Business in need of a quick fix? Find an unwitting victim, cut off a hand, and bury it under your shop's front door.
According to the warped logic of the most extreme of South Africa's traditional beliefs, that hand will "call" customers, and their money, to your shop's doors.
These so-called "muti" murders - killings to obtain body parts for supposedly potent traditional cures - still occur with alarming regularity in post-apartheid South Africa, says Gerard Labuschagne, head of a police unit devoted to investigating the country's most bizarre crimes.
The discovery of a young woman's severed head, floating in a dam near Johannesburg late last month, has fuelled press speculation that the victim was killed for her body parts.
Although police have not confirmed that the killing was connected to muti, the incident has had traditional healers scrambling to denounce the practice.
In London, the arrest of 21 people by police hunting the killers of a young boy whose headless and limbless torso was found in the River Thames has spread the profile of muti killings to a wider audience.
But Labuschagne says such murders often go unreported, apart from a few high-profile cases. Although official statistics are not available, he estimates there are anything between 150 and 300 such killings each year.
"In South Africa it happens fairly regularly; it is occurring at least each month," he said. "For many of the police it is nothing unusual, just treated as a normal murder... So there are a lot of muti-related murders that we are not informed about."
The vast majority of traditional healers, who use herbs, bark and animal remains for their remedies, say they have no dealings with human body parts. However, the strength of a recipe is thought to depend on its composition, and the belief that human parts make the strongest ingredients sometimes tempts less scrupulous practitioners to include them in their concoctions.
"It is definitely wrong to tar all traditional healers, who play an important role in the community, with the same brush," said Labuschagne, adding that the majority condemned muti murders wholeheartedly.
Sitting behind his desk in an office plastered with press cuttings of serial murder cases, Labuschagne says he doesn't lose much sleep investigating these gruesome killings.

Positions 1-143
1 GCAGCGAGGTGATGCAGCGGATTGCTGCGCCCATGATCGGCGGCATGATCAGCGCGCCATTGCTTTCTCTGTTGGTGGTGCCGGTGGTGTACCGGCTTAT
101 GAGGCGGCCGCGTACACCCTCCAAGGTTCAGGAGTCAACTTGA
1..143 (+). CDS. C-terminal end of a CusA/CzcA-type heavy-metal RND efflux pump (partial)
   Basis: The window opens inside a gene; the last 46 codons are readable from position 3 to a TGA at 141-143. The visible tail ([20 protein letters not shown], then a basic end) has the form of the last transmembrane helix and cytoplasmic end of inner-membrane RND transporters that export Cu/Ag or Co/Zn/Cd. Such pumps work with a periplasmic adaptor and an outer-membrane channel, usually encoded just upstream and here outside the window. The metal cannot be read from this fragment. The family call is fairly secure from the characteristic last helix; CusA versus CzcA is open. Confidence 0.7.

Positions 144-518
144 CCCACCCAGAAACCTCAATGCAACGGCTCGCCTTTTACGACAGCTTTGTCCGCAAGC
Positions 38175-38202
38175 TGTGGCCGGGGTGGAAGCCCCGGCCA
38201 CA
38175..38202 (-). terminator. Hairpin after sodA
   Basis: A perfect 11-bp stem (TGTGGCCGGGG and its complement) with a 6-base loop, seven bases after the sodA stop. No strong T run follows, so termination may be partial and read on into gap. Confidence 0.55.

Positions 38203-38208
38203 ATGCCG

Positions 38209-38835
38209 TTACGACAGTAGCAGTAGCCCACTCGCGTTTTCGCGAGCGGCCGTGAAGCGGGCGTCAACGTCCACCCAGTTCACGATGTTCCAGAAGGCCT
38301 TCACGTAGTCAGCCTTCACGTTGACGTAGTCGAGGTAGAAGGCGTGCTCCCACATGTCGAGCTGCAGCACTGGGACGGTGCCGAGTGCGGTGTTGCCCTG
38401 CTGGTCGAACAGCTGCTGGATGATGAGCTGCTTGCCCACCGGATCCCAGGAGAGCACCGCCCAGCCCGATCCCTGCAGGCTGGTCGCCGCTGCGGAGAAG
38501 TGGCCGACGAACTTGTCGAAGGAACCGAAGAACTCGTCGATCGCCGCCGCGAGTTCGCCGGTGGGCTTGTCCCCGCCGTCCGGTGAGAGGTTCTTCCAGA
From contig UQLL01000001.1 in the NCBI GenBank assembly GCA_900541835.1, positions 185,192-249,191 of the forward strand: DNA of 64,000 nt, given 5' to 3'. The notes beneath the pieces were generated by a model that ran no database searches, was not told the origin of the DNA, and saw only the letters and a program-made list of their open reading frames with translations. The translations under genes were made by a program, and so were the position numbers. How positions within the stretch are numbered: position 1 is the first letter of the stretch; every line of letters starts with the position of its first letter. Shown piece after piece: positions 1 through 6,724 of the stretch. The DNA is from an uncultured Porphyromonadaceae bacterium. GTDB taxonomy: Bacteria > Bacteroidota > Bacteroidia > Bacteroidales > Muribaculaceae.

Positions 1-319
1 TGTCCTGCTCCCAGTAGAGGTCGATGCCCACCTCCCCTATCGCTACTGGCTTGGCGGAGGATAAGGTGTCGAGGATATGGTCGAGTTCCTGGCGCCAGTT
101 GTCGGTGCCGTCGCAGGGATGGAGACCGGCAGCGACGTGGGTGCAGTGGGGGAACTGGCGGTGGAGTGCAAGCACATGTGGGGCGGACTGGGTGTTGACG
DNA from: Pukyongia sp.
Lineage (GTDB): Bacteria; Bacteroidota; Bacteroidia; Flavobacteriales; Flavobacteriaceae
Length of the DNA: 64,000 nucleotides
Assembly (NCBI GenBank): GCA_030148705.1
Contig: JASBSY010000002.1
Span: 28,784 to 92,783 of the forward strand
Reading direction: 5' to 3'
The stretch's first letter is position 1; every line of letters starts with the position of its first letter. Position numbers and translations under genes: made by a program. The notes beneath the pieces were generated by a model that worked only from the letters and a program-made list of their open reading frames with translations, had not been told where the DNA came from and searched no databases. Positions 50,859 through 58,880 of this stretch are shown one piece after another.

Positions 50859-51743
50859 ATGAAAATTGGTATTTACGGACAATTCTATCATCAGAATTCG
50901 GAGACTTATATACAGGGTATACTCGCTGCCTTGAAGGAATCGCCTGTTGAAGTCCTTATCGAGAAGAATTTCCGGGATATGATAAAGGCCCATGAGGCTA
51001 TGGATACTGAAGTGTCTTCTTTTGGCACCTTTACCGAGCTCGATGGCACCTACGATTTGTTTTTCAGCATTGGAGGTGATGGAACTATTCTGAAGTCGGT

But then he is not shocked by depravity - he has a doctorate in clinical psychology and has studied serial killers since 1994.
His unit focuses on some of the country's most unusual crimes. Serial rapists are the main task this year, but mass-murderers, baby-rapists and extortionists all receive his attention.
"But the most out-of-the-ordinary stuff that we investigate are the muti murders," he said.
High-profile cases in recent years have included the discovery of three headless bodies, and three severed heads that did not match them, in lakes and rivers near Johannesburg.
Last year, police arrested a man who was trying to sell a severed head for about R12 000 for use in traditional medicine.
These murders have also attracted huge attention overseas. London detectives have been trying to unravel the mystery surrounding a torso found in the Thames and have turned to West Africa in their search, but their arrest of 21 people late last month grabbed headlines and focused attention on muti killings.
Muti murders are hard to solve because of the number of people involved, Labuschagne says.
He says it is usually quite easy to identify such crimes - body parts are removed in a functional manner while the victim is alive, without any trace of enjoyment by the killer, in contrast to serial or sadistic murders.
A healer will describe to the murderer what parts are needed, and the manner in which they are to be collected: testicles for virility purposes, fat from the breasts or abdomen for luck, tongues to smooth the path to a woman's heart.
"The poor victim usually just happened to fit the bill at that time," Labuschagne said.
However, it is usually hard to pin down healers and clients.
"Often the murderer does not want to inform on the healer for fear of being cursed," he said.
Labuschagne says his unit has little hope of eradicating the practice in the near future.
"For centuries it has been the practice, it is nothing new.
"I don't think anyone can believe ideas that we will stop muti murders occurring, any more than one could say we are going to stop prostitution," Labuschagne said. - Reuters